Kirsten Reviews: The Accidental Highwayman by Ben Tripp
The Accidental Highwayman by Ben Tripp
Adventures of Kit Bristol
The Accidental Highwayman is the first swashbuckling adventure for young adults by talented author and illustrator, Ben Tripp.
In eighteenth-century England, young Christopher “Kit” Bristol is the unwitting servant of notorious highwayman Whistling Jack. One dark night, Kit finds his master bleeding from a mortal wound, dons the man’s riding cloak to seek help, and changes the course of his life forever. Mistaken for Whistling Jack and on the run from redcoats, Kit is catapulted into a world of magic and wonders he thought the stuff of fairy tales.
Bound by magical law, Kit takes up his master’s quest to rescue a rebellious fairy princess from an arranged marriage to King George III of England. But his task is not an easy one, for Kit must contend with the feisty Princess Morgana, gobling attacks, and a magical map that portends his destiny: as a hanged man upon the gallows….
Fans of classic fairy-tale fantasies will find much to love in this irresistible YA debut by Ben Tripp, the son of one of America’s most beloved illustrators, Wallace Tripp (Amelia Bedelia). Following in his father’s footsteps, Ben has woven illustrations throughout the story. “Delightful and charming. A swashbuckling adventure in the vein of Robert Louis Stevenson.” —#1 New York Times bestselling author Brandon Sanderson
The Accidental Highwayman by Ben Tripp, is as the dust jacket notes ‘the tale of Kit Bristol, his horse Midnight, a mysterious princess, and sundry magical persons besides’ That alone should give readers an idea of what kind of story they are about to read. It’s both written and illustrated by Ben Tripp, often to whimsical effect, and as the first in a trilogy, promises many more adventures to come.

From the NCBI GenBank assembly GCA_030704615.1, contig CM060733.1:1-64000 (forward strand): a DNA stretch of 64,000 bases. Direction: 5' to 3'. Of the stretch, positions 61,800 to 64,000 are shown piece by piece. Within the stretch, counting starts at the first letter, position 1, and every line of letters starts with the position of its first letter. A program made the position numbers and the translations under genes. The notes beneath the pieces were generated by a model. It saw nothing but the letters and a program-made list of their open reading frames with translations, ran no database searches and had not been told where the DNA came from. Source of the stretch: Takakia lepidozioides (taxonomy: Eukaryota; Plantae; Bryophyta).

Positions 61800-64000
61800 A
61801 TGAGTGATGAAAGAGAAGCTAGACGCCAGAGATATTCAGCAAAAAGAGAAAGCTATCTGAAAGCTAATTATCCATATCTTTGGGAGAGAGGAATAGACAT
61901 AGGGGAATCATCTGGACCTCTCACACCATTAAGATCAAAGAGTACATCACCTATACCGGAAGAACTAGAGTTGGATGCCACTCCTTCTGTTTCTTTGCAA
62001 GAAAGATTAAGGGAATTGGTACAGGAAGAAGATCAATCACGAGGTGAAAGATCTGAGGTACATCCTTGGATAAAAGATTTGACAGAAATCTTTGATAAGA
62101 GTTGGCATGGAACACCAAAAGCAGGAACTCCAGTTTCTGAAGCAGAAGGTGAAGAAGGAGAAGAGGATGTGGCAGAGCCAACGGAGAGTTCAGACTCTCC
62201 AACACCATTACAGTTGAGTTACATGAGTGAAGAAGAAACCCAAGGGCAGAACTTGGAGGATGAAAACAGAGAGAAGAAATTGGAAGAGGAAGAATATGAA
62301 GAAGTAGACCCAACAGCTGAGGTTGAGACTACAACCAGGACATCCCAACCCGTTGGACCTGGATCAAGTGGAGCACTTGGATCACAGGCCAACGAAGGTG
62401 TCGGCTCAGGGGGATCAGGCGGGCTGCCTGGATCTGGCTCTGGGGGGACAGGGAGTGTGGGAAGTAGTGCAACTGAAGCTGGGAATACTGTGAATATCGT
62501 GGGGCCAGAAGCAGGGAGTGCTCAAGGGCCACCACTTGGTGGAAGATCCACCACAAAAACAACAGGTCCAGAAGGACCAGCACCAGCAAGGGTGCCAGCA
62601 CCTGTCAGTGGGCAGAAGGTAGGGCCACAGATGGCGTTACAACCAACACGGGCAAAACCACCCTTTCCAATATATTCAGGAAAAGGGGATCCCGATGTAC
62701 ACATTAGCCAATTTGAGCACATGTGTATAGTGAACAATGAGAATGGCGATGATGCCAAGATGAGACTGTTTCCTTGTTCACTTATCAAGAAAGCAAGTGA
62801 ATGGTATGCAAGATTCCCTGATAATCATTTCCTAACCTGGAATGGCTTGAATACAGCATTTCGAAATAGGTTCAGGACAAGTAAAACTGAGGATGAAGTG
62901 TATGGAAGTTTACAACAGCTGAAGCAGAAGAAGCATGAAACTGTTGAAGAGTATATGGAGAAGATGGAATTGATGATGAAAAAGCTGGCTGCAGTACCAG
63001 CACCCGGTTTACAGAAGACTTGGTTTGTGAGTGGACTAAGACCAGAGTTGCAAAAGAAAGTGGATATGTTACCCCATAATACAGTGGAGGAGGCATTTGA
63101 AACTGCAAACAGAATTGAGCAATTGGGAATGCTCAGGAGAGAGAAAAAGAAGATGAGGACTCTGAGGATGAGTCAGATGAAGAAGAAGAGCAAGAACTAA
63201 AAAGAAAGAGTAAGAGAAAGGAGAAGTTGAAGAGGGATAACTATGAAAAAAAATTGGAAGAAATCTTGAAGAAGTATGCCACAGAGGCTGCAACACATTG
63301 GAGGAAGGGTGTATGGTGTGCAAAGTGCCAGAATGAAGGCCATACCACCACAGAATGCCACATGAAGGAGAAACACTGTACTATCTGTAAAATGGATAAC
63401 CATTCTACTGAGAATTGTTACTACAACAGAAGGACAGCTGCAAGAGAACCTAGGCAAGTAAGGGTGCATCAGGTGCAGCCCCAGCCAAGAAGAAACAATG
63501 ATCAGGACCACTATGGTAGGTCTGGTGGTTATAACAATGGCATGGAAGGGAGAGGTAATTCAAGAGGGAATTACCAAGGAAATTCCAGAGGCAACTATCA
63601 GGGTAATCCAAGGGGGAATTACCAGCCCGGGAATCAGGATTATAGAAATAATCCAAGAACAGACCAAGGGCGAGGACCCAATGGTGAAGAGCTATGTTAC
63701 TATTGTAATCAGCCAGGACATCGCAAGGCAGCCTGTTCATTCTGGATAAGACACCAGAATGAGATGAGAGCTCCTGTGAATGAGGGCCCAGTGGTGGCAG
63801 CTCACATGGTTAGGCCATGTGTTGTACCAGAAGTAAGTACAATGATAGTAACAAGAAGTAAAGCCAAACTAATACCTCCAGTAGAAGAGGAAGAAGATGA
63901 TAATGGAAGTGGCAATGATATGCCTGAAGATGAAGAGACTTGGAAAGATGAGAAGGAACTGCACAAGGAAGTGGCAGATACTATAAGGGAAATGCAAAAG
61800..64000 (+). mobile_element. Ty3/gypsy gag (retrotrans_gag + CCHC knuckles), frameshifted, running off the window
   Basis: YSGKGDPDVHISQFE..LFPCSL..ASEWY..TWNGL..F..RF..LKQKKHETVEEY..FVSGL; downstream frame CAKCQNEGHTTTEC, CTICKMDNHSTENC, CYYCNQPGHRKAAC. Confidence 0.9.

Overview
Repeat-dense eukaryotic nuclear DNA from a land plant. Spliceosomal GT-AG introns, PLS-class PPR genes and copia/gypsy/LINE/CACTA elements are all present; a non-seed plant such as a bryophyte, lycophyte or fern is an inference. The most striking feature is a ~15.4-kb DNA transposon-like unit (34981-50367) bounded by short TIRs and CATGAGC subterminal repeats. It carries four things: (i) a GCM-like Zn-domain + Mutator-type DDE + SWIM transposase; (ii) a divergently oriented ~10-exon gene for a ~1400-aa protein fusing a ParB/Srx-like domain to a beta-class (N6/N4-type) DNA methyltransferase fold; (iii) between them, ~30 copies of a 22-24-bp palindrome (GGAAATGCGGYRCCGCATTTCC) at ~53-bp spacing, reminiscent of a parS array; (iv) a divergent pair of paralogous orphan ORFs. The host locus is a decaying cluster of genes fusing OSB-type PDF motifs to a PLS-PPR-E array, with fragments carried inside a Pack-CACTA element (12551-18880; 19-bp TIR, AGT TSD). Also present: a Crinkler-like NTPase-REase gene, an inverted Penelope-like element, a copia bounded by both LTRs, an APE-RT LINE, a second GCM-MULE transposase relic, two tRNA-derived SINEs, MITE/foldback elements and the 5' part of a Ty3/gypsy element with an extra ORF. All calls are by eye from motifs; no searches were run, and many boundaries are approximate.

It’s eighteenth-century England, and Christopher “Kit” Bristol is unaware that he is the servant of the infamous highwayman Whistling Jack. When he finds his master severely wounded, Kit garbs himself in the man’s riding cloak in order to seek help, and thus alters the course of his life. He is mistaken for Whistling Jack, is soon on the run from the redcoats, and shortly winds up squarely involved in matters both royal and magical.
Kit is bound by magical law to complete his master’s quest, that being to rescue a fairy princess who is opposed to an arranged marriage to King George lll. But, this is no easy task, as Kit must contend with fairies, attacks from goblings, and a magical map which tells his future, including him being a man waiting to be hung on the gallows.
While the books is very charming, and the illustrations likewise enjoyable, the romance which features largely in the book feels contrived at times, and Kit, although inexperienced and thus not wise to the ways of the world is often called upon to lead, when he should be learning from others instead.
As a YA novel, this will be a fun read for kids who are looking for a little bit of swashbuckling, but for more mature readers, the sexist tropes applied to the female characters, and the fact that the hero is rewarded on virtually no merit may become tiresome. With several more books left in the trilogy, there is plenty of opportunity for the author to rectify some of these issues, while still remaining true to the period and genre.
(Received a copy from the publisher)